IDEAS home Printed from https://ideas.repec.org/a/kap/openec/v28y2017i4d10.1007_s11079-017-9440-5.html
   My bibliography  Save this article

How Do Emerging Markets Respond to Macroeconomic Shocks? - Dynamic Panel Evidence on the Effects of Disasters

Author

Listed:
  • Yabin Wang

    () (Williams College)

Abstract

Business cycles in emerging markets are characterized by several features that seem difficult to reconcile with consumption smoothing, such as volatile consumption and strongly countercyclical current accounts. Although there are several alternative approaches trying to explain business cycles in emerging markets by modeling different shocks and transmission mechanisms, there is little direct evidence about exogenous shocks and their transmission in emerging markets. Using a newly constructed dataset on disaster events, I test how emerging markets respond to actual exogenous shocks in a dynamic panel distributed lag model. This approach allows me to identify the dynamic effects of shocks on macroeconomic variables while controlling for unobserved global shocks, unobserved time invariant characteristics of different countries and the possible serial correlations in macroeconomic aggregates. My results show that political shocks and terrorist attacks can drive business cycles in emerging markets, having a significant and long-lasting negative effect on output and the domestic components of aggregate absorption. I also test whether savings, investments and the current account respond to these shocks as suggested by forward-looking models.

Suggested Citation

  • Yabin Wang, 2017. "How Do Emerging Markets Respond to Macroeconomic Shocks? - Dynamic Panel Evidence on the Effects of Disasters," Open Economies Review, Springer, vol. 28(4), pages 731-760, September.
  • Handle: RePEc:kap:openec:v:28:y:2017:i:4:d:10.1007_s11079-017-9440-5
    DOI: 10.1007/s11079-017-9440-5
    as

    Download full text from publisher

    File URL: http://link.springer.com/10.1007/s11079-017-9440-5
    File Function: Abstract
    Download Restriction: Access to full text is restricted to subscribers.
    ---><---

    As the access to this document is restricted, you may want to search for a different version of it.

    References listed on IDEAS

    as
    1. Chinn, Menzie D. & Ito, Hiro, 2006. "What matters for financial development? Capital controls, institutions, and interactions," Journal of Development Economics, Elsevier, vol. 81(1), pages 163-192, October.
    2. Rabah Arezki & Valerie A. Ramey & Liugang Sheng, 2017. "News Shocks in Open Economies: Evidence from Giant Oil Discoveries," The Quarterly Journal of Economics, Oxford University Press, vol. 132(1), pages 103-155.
    3. Emine Boz & C. Bora Durdu & Nan Li, 2015. "Emerging Market Business Cycles: The Role of Labor Market Frictions," Journal of Money, Credit and Banking, Blackwell Publishing, vol. 47(1), pages 31-72, February.
    4. Mark Aguiar & Gita Gopinath, 2007. "Emerging Market Business Cycles: The Cycle Is the Trend," Journal of Political Economy, University of Chicago Press, vol. 115, pages 69-102.
    5. Javier Garcia-Cicco & Roberto Pancrazi & Martin Uribe, 2010. "Real Business Cycles in Emerging Countries?," American Economic Review, American Economic Association, vol. 100(5), pages 2510-2531, December.
    6. John C. Bluedorn, 2005. "Hurricanes: Intertemporal Trade and Capital Shocks," Economics Series Working Papers 241, University of Oxford, Department of Economics.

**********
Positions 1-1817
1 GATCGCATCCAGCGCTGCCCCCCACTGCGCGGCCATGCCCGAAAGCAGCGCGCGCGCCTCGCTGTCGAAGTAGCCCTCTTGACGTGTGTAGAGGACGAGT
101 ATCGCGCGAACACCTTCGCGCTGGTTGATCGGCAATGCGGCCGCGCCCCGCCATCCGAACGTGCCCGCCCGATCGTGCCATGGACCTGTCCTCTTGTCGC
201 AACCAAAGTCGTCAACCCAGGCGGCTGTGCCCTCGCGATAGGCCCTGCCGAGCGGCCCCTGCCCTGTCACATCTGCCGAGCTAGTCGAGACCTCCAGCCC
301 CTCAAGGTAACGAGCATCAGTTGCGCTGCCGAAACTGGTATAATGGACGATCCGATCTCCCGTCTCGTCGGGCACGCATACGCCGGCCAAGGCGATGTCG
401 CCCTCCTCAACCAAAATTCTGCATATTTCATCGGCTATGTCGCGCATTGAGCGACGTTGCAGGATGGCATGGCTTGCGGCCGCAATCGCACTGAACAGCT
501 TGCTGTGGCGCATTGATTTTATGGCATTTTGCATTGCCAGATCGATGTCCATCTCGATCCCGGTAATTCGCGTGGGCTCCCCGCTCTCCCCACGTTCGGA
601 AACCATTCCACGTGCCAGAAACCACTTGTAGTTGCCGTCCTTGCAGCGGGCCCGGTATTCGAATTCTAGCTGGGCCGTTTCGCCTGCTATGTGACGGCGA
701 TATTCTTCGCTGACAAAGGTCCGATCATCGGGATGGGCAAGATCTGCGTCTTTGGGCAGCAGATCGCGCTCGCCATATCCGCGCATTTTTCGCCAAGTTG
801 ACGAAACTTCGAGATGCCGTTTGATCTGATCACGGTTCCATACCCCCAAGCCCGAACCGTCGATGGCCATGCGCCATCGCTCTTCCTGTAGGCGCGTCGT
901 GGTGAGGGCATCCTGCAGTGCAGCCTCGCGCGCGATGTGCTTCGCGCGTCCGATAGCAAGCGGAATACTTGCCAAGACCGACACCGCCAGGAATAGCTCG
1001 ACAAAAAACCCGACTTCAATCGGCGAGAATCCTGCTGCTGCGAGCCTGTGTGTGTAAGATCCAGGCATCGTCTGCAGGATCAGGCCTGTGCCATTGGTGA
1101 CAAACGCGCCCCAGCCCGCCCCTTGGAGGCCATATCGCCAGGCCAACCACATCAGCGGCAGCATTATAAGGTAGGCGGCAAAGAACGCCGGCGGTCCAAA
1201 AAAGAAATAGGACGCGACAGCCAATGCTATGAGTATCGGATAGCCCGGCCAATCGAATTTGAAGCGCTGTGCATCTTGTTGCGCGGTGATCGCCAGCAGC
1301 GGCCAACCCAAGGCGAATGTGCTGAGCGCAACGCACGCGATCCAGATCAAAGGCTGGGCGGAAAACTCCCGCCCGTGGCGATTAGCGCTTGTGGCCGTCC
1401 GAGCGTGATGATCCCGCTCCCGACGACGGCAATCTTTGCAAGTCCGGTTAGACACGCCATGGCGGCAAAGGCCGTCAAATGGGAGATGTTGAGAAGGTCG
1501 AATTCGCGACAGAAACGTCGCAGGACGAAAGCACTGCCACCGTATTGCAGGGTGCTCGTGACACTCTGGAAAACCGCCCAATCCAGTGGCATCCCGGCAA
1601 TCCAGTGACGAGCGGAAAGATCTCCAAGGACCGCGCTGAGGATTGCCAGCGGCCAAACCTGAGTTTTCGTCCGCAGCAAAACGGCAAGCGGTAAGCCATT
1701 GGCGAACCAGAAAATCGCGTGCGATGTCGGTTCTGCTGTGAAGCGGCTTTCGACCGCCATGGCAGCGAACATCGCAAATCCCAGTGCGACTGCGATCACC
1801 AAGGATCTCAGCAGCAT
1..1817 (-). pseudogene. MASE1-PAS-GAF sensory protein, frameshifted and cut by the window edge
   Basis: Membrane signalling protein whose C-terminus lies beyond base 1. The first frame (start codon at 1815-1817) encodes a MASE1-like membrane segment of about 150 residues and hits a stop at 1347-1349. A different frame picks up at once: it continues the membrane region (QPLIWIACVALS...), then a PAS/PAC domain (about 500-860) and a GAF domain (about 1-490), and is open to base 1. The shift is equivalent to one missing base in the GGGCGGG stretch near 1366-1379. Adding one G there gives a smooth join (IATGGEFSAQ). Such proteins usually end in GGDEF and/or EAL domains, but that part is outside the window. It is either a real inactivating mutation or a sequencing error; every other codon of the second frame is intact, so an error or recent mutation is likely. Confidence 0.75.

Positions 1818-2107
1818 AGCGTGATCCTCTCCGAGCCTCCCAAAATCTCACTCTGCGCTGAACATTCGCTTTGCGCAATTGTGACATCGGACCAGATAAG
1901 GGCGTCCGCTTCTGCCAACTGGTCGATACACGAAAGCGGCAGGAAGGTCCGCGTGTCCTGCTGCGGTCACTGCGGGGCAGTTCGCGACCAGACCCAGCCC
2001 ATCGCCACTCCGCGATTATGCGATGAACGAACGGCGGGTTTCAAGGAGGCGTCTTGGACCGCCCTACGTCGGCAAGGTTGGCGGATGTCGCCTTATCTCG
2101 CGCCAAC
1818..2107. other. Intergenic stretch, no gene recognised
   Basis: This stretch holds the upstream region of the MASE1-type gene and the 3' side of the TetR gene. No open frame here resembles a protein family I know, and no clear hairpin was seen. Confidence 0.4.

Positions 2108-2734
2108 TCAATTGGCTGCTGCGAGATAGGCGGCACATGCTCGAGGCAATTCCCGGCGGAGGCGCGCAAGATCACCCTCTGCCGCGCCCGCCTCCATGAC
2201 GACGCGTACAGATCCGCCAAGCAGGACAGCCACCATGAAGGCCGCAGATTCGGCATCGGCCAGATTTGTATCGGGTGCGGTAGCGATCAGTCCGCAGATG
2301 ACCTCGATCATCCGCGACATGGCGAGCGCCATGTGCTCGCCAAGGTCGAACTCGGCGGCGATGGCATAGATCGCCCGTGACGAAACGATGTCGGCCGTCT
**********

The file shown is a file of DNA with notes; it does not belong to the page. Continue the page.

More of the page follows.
7. Hutchison, Michael M. & Noy, Ilan, 2006. "Sudden stops and the Mexican wave: Currency crises, capital flow reversals and output loss in emerging markets," Journal of Development Economics, Elsevier, vol. 79(1), pages 225-248, February.
    8. Scott R. Baker & Nicholas Bloom, 2013. "Does Uncertainty Reduce Growth? Using Disasters as Natural Experiments," NBER Working Papers 19475, National Bureau of Economic Research, Inc.
    9. Boz, Emine & Daude, Christian & Bora Durdu, C., 2011. "Emerging market business cycles: Learning about the trend," Journal of Monetary Economics, Elsevier, vol. 58(6), pages 616-631.
    10. Uribe, Martin & Yue, Vivian Z., 2006. "Country spreads and emerging countries: Who drives whom?," Journal of International Economics, Elsevier, vol. 69(1), pages 6-36, June.
    11. Eduardo Cavallo & Sebastian Galiani & Ilan Noy & Juan Pantano, 2013. "Catastrophic Natural Disasters and Economic Growth," The Review of Economics and Statistics, MIT Press, vol. 95(5), pages 1549-1561, December.
    12. Neumeyer, Pablo A. & Perri, Fabrizio, 2005. "Business cycles in emerging economies: the role of interest rates," Journal of Monetary Economics, Elsevier, vol. 52(2), pages 345-380, March.
    13. Nickell, Stephen J, 1981. "Biases in Dynamic Models with Fixed Effects," Econometrica, Econometric Society, vol. 49(6), pages 1417-1426, November.
    14. Emine Boz & Christian Daude & Ceyhun Bora Durdu, 2008. "Emerging market business cycles revisited: learning about the trend," International Finance Discussion Papers 927, Board of Governors of the Federal Reserve System (U.S.).
    15. John C. Driscoll & Aart C. Kraay, 1998. "Consistent Covariance Matrix Estimation With Spatially Dependent Panel Data," The Review of Economics and Statistics, MIT Press, vol. 80(4), pages 549-560, November.
    16. Sheffrin, Steven M. & Woo, Wing Thye, 1990. "Present value tests of an intertemporal model of the current account," Journal of International Economics, Elsevier, vol. 29(3-4), pages 237-253, November.
    17. Alberto Bagnai & Stefano Manzocchi, 1999. "Current-Account Reversals in Developing Countries: The Role of Fundamentals," Open Economies Review, Springer, vol. 10(2), pages 143-163, May.
    18. Pagano, Marcello & Hartley, Michael J., 1981. "On fitting distributed lag models subject to polynomial restrictions," Journal of Econometrics, Elsevier, vol. 16(2), pages 171-198, June.
    19. Nason, James M. & Rogers, John H., 2006. "The present-value model of the current account has been rejected: Round up the usual suspects," Journal of International Economics, Elsevier, vol. 68(1), pages 159-187, January.
    20. Paul Cashin & C. McDermott, 2002. "Terms of Trade Shocks and the Current Account: Evidence from Five Industrial Countries," Open Economies Review, Springer, vol. 13(3), pages 219-235, July.
    21. Bernardina Algieri & Thierry Bracke, 2011. "Patterns of Current Account Adjustment—Insights from Past Experience," Open Economies Review, Springer, vol. 22(3), pages 401-425, July.